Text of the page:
Plot of theoretical values of log10 [365D′(Q′ ≥ Q*)] versus log10Q* based on equation (10) for several values of α. The circles for each curve show the corresponding mean annual discharge. This plot shows the relative likelihood of a particular (dimensionless) discharge occurring as a function of α for basins with the same areal extent. For large α, characteristic of a moist climate, more annual discharge occurs, and relatively small discharges are more common than in dry climates (small α). For very large discharges, however, the largest discharges could occur more commonly, if still rarely, in arid regions, because the small values of α compensate for the smaller mean annual discharge. To make this plot, we used n = 1.6 in (3).

[29] Before considering either the effect of errors in n, defined in (3) and used in (10), or how erosion is affected, note that if α = 2, (10) is independent of n. As it should, the mean annual precipitation, proportional to (α − 1)n in (3), increases monotonically with α, but as α → 1, that dependence becomes very marked (Figure 6). Because a shift to a more arid climate should result in a shift to smaller α, the impact of climate change should be greater in arid than in humid regions. Similarly, the mean daily discharge given by (7) and the position of the elbow separating the low-discharge and high-discharge ends of D′(Q′ ≥ Q*) in (10) depend on (α − 1) raised to the powers n and n + 1, respectively, and both decrease rapidly as α → 1 (Figure 6). Thus, insofar as both the power law cumulative distribution in (1) and the relationship between variability and mean annual precipitation as expressed by (3) are reasonable, we should expect behavior for α < 2 to be different from that with α > 2.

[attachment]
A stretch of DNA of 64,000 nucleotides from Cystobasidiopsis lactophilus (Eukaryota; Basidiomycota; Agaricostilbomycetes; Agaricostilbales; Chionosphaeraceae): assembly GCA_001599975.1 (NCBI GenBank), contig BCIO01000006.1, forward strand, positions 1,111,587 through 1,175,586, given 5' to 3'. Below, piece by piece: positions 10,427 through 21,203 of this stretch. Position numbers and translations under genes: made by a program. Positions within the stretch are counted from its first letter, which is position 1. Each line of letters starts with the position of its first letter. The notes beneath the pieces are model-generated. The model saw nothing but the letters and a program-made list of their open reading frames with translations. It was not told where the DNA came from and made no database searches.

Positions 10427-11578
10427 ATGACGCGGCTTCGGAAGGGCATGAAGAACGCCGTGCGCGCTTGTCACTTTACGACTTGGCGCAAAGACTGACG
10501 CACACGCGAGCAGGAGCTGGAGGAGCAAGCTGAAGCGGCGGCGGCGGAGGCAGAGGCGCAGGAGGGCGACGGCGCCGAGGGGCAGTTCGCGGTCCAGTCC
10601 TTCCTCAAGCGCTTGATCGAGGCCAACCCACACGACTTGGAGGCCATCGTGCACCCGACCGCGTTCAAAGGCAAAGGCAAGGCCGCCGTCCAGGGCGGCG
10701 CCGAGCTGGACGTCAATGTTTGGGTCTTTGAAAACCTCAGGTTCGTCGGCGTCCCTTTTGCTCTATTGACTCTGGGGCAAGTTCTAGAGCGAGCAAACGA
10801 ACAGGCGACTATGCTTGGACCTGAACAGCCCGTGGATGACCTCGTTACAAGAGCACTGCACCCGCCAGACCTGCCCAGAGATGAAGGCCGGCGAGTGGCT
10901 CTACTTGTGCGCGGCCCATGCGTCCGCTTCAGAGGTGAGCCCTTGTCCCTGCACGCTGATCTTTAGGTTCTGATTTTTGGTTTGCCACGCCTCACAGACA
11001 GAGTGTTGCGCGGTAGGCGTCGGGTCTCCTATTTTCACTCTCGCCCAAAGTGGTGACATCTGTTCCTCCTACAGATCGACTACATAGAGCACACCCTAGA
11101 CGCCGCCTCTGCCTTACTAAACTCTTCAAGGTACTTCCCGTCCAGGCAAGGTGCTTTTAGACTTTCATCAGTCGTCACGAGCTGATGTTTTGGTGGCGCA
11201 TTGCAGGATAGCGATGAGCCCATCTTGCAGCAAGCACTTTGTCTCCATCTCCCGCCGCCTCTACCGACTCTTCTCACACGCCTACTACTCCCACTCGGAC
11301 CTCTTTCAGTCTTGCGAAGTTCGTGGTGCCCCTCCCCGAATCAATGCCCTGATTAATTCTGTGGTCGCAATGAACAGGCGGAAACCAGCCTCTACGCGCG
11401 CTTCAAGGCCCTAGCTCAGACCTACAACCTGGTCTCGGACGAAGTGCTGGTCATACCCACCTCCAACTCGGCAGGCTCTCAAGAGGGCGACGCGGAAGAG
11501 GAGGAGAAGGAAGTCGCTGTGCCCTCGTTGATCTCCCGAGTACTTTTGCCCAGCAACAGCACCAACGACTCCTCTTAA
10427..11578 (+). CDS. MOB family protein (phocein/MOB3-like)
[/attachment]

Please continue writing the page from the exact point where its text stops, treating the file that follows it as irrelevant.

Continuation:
3.2. Effect of Climate Change on Bed Load Transport and River Incision

[30] We explicitly assume that bed load is not transported by small discharges, and that rivers cannot incise bedrock unless some threshold shear stress is exceeded. Without specifying how, we also assume that a threshold shear stress can be expressed in terms of a threshold discharge. For sufficiently large discharges, a shift to a more arid climate, manifested by a shift to smaller α, will result in more events with the very largest discharges, a fact illustrated by the crossing of the cumulative distributions in Figure 6 at large discharge. Suppose that the threshold discharge for bed load transport and bed load incision were so large that only discharges greater than this crossover discharge moved enough bed load to expose the bed to incision by other processes, or to incise the streambed by bed load motion. Then, regardless of how bed load transport and incision depended on discharge, provided that both increase monotonically with discharge, a climate shift toward greater aridity would imply increased incision.